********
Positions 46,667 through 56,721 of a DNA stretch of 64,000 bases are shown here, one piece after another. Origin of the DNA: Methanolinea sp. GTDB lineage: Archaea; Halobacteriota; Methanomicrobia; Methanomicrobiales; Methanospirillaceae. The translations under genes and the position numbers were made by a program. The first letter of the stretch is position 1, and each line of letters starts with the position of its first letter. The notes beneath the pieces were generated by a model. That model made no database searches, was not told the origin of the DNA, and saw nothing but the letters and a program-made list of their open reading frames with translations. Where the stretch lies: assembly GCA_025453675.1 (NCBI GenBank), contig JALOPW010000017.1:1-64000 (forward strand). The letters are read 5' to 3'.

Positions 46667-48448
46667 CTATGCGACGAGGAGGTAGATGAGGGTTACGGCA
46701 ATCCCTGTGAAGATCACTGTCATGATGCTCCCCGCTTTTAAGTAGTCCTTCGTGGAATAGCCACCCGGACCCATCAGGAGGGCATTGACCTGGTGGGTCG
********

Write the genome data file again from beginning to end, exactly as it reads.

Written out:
Positions 46,667 through 56,721 of a DNA stretch of 64,000 bases are shown here, one piece after another. Origin of the DNA: Methanolinea sp. GTDB lineage: Archaea; Halobacteriota; Methanomicrobia; Methanomicrobiales; Methanospirillaceae. The translations under genes and the position numbers were made by a program. The first letter of the stretch is position 1, and each line of letters starts with the position of its first letter. The notes beneath the pieces were generated by a model. That model made no database searches, was not told the origin of the DNA, and saw nothing but the letters and a program-made list of their open reading frames with translations. Where the stretch lies: assembly GCA_025453675.1 (NCBI GenBank), contig JALOPW010000017.1:1-64000 (forward strand). The letters are read 5' to 3'.

Positions 46667-48448
46667 CTATGCGACGAGGAGGTAGATGAGGGTTACGGCA
46701 ATCCCTGTGAAGATCACTGTCATGATGCTCCCCGCTTTTAAGTAGTCCTTCGTGGAATAGCCACCCGGACCCATCAGGAGGGCATTGACCTGGTGGGTCG